A group of friends who decided to continue dancing after college now run a major professional touring production and more.
“I never anticipated dancing as my career,” says Amit Shah, the founder and creative director of AATMA Performing Arts, named after the Sanskrit word for soul. Shah was a pre-med major at Rutgers University when he realized he wasn’t ready to let go of his creative side just yet. “I felt I had more to offer the world than a medical degree,” he says.
And he wasn’t alone. He recruited friends who all shared his passion for dance, without being on a professional track. What began as a small troupe in 2010 has now become a large-scale organization. The Bollywood and Indian dance company is based in New Jersey, with outposts in New York City and Los Angeles. They offer dance classes for kids and adults and produce a major touring show, Mystic India.
Assistant creative director Kruti Shah (no relation to Amit) majored in evolutionary anthropology in college. “I’d danced since I was 6, but in college, dance was more of a hobby,” she says. When Amit reached out to her, she jumped at the chance, and as the organization grew, so did her role within it. “Now I run the school. I teach, I choreograph for the company and I run rehearsals,” she says. “AATMA helped me realize I could make a living with dance and be successful. It changed my whole life.”
Despite the organization’s focus on Bollywood and Indian dance forms, staff and company members have diverse training histories. Some performers and teachers, like Amit, come from a purely Indian dance background. Others, like Kruti, grew up studying ballet, tap, jazz, contemporary, hip hop and other styles. Classes offered reflect this diversity, incorporating Indian and Western styles into almost every session. “We want our students to get the best of both worlds,” Amit says.
Many of the students are Indian-Americans who enjoy Bollywood movies and music and want a cultural experience. They start out taking Bollywood and then become interested in learning other dance styles. The junior and senior troupes perform in a recital showcase each June, as well as in community performances, and they participate in Indian dance competitions such as Naya Andaz and Dance Pe Chance.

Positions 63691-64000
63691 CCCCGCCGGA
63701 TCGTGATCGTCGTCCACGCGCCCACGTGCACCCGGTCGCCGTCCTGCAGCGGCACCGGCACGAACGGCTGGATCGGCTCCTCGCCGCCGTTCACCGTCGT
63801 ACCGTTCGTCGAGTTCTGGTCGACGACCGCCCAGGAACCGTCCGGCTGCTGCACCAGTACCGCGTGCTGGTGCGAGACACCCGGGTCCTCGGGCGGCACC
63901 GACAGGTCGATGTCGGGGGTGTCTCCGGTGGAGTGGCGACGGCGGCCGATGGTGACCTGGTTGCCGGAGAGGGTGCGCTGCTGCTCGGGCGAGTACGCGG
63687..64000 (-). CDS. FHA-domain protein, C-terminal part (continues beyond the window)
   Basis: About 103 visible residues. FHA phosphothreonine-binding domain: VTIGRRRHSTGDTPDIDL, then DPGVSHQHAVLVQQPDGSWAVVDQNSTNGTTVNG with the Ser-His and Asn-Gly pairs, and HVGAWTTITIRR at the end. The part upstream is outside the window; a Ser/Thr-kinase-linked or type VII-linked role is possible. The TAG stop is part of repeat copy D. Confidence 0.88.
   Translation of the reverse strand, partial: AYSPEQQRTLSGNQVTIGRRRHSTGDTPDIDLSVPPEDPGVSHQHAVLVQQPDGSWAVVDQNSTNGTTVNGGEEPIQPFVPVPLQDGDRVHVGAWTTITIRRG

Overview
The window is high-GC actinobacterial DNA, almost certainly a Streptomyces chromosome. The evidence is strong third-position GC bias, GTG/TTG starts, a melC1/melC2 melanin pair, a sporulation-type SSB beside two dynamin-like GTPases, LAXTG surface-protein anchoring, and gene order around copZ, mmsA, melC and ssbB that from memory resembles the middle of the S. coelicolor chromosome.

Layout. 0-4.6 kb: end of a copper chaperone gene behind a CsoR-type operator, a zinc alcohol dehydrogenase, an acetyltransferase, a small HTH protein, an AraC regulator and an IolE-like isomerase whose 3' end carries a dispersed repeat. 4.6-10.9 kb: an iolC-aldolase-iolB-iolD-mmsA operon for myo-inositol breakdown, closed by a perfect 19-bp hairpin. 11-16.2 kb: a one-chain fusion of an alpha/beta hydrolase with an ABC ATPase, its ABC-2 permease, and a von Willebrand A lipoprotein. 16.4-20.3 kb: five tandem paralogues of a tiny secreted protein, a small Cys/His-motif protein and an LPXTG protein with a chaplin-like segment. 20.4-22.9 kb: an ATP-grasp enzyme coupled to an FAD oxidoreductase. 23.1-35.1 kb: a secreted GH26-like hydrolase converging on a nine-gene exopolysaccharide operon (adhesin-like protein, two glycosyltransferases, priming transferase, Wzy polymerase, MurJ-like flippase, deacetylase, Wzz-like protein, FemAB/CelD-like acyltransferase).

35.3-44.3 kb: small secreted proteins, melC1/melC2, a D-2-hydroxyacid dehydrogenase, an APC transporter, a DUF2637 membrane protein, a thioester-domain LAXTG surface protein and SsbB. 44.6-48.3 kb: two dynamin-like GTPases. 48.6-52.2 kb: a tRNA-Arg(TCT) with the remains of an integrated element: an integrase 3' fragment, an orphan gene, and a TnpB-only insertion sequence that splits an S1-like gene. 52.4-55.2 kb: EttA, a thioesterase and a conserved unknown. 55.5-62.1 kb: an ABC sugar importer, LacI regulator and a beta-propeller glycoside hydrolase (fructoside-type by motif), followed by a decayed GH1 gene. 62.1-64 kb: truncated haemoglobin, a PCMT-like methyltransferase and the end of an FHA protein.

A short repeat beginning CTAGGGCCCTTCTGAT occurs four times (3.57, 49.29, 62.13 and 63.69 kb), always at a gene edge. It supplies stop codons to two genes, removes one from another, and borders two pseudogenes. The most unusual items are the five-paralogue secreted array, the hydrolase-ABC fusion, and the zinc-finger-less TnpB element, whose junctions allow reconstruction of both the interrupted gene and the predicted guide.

The professional company currently has 65 members who perform in local shows and have the opportunity to tour with Mystic India. Pay for local shows is by performance. Since nearly a third of the company members also hold down outside employment, cast and choreography can vary, depending on which dancers are available. Performers in Mystic India commit to a yearlong contract and travel frequently in the U.S. and abroad for as many as 200 shows a year.
AATMA recently launched Bollywood Beats Boot Camp, a one-hour cardio class that is available at select gyms in New Jersey, Manhattan and Los Angeles. And, with AATMA having had a company presence in Los Angeles for more than a year, plans are in the works to open a school on the West Coast.
“Seeing the progress the students make puts a smile on my face,” says Amit. “Plus, one of the biggest compliments I’ve received was having a parent say their child used to be ashamed to be an Indian-American, but through our program, they became more comfortable being themselves. It’s so rewarding to cultivate a new generation in the U.S. that isn’t afraid to share their Indian culture and music and art with other people.” DT
Kathryn Holmes is a writer and dancer based in Brooklyn, NY.
You’ve seen it on “So You Think You Can Dance,” but do you really know what Bollywood’s all about? “As a technique, Bollywood is a mix of many different genres,” says Kruti Shah, AATMA’s assistant creative director and the head of the organization’s student programs. “Bollywood is a melting pot of Indian classical forms, hip hop, jazz—and anything else you can think of!”
Because Bollywood has its roots in Indian classical dance, AATMA encourages students to study Indian classical technique. “It’s just like taking ballet is important if you’re doing contemporary and modern,” Kruti explains.
There are eight officially recognized forms of Indian classical dance, each from a different geographical region of the country: bharata natyam, kathak, kathakali, kuchipudi, manipuri, mohiniyattam, sattriya and odissi. “Each style has different hallmarks, including specific hand positions, footwork, even facial expressions,” Kruti says. “All of that is incorporated into Bollywood choreography.” —KH
Photos courtesy of AATMA Performing Arts